Kansas Roadtrips: Museums of Hutchinson

Most people come to Hutchinson, KS to visit its world-class museums – Kansas Cosmosphere and the Kansas Underground Salt Museum. Only few visit prairie dogs. Even fewer do all three. We were in the smallest of minorities who did all that and had a dinner at the Dutch Kitchen restaurant.

Note to a future visitor: Visiting the Salt Museum takes about 2 hours, while the Cosmosphere can keep you busy all day. Plan accordingly and attend the latter when you have plenty of time.

Given Hutchinson’s salt-mining roots and multiple working and abandoned mines in the area, it’ no surprise that one of the biggest museums of that kind in the world is located there.

Although numerous old people are seen approaching the building with the sign “Underground Bound”, it’s not an old people recycling facility. Many of them actually make it back to the top.

The main attraction of the museum is the ride 650 feet down to the mine which takes about 90 seconds. Underground it’s always 68F which makes it a very pleasant excursion on a hot day.

Museum is located in the abandoned part of the mine and during the “dark” ride and train ride the guides explain the process of salt mining and demonstrate various equipment lovingly left in the mine. “What goes in the mine, stays in the mine (but not the old people, they don’t stay)” they repeat frequently.

After the mining is done, remaining tunnels are used to store everything from movie reels to canceled checks.

Clean air, stable temperature and humidity are optimal for storing stuff in hundreds of miles of empty tunnels.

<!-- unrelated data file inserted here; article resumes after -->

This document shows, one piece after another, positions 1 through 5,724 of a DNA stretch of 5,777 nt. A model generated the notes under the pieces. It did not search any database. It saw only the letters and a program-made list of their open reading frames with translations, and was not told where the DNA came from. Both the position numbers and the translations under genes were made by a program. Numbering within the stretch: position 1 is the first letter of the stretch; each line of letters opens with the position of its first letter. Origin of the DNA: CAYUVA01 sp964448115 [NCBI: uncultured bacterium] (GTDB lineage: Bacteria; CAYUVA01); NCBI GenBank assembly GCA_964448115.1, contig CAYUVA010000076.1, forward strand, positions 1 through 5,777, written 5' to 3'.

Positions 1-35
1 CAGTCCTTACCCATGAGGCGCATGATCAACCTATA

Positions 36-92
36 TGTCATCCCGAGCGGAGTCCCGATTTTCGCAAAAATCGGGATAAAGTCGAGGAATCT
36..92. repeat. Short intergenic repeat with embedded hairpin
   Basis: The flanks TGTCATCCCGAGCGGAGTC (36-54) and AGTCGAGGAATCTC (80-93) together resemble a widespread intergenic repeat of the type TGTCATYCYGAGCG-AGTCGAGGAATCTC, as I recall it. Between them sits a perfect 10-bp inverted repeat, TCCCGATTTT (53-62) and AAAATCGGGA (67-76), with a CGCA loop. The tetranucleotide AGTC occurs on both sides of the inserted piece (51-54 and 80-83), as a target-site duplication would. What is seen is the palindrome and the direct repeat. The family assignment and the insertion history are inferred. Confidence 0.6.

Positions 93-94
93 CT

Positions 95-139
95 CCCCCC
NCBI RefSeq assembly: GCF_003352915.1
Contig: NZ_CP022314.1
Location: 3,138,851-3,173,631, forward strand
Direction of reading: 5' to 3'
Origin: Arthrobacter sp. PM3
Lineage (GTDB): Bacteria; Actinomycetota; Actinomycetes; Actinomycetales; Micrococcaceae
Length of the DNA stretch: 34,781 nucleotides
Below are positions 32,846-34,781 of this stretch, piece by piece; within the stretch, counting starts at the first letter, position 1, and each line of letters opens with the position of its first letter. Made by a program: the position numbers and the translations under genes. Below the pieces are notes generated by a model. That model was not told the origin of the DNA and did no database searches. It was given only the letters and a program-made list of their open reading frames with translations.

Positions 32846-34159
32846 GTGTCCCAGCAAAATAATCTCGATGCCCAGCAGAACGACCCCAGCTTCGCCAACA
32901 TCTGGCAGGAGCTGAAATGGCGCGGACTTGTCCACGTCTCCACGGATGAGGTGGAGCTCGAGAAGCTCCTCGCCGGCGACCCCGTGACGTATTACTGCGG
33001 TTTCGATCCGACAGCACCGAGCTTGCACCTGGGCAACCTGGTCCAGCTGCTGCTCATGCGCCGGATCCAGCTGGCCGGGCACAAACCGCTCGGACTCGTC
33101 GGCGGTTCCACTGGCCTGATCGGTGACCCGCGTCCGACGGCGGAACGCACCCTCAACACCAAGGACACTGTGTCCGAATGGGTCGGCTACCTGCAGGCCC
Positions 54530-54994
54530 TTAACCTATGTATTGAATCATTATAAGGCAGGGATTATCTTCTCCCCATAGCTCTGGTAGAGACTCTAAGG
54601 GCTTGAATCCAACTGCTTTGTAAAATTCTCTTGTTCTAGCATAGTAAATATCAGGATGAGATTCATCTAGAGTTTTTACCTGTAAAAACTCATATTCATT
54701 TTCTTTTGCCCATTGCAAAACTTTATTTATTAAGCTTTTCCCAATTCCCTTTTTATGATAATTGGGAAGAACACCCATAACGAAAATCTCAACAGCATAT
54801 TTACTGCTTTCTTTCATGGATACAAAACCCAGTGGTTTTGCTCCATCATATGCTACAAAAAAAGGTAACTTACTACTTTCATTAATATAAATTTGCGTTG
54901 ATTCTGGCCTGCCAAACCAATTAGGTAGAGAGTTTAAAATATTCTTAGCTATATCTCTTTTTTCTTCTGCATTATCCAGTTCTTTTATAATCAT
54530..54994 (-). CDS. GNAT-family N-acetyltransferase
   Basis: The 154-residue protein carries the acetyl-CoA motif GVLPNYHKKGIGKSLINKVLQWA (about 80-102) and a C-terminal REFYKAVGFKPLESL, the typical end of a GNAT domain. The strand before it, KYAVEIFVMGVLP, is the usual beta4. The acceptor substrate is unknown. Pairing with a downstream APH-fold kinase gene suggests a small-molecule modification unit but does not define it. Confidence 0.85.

If the Salt Museum truly belongs in Hutchinson, the fact that one of the best space museums in the world is located in the middle of Kansas is mind-blowing. The quality of displays, the artifacts, unique items like the Liberty Bell 7 and Apollo 13 command module make it a must-visit even for people who are not hardcore space geeks. I especially enjoyed the honest discussion and extensive displays dedicated to the Nazi roots of both the American and the Soviet space programs.

This painting reminded me of some North Korean art I’ve seen.

This sled was used to research the effects of acceleration:


Rocket engine:

Unknown fact about Gagarin:

Soviet part of exposition is amazing, probably the best since the original Space Pavilion in Moscow.

Cosmos Pavilion in VVC, Moscow, 1969
©Rob Ketcherside

Inflatable hatch used for the first space walk by Cosmonaut Leonov.

Drive home was relaxing and uneventful, my daughter chauffeured me all the way home. Finally the driving school money is paying off.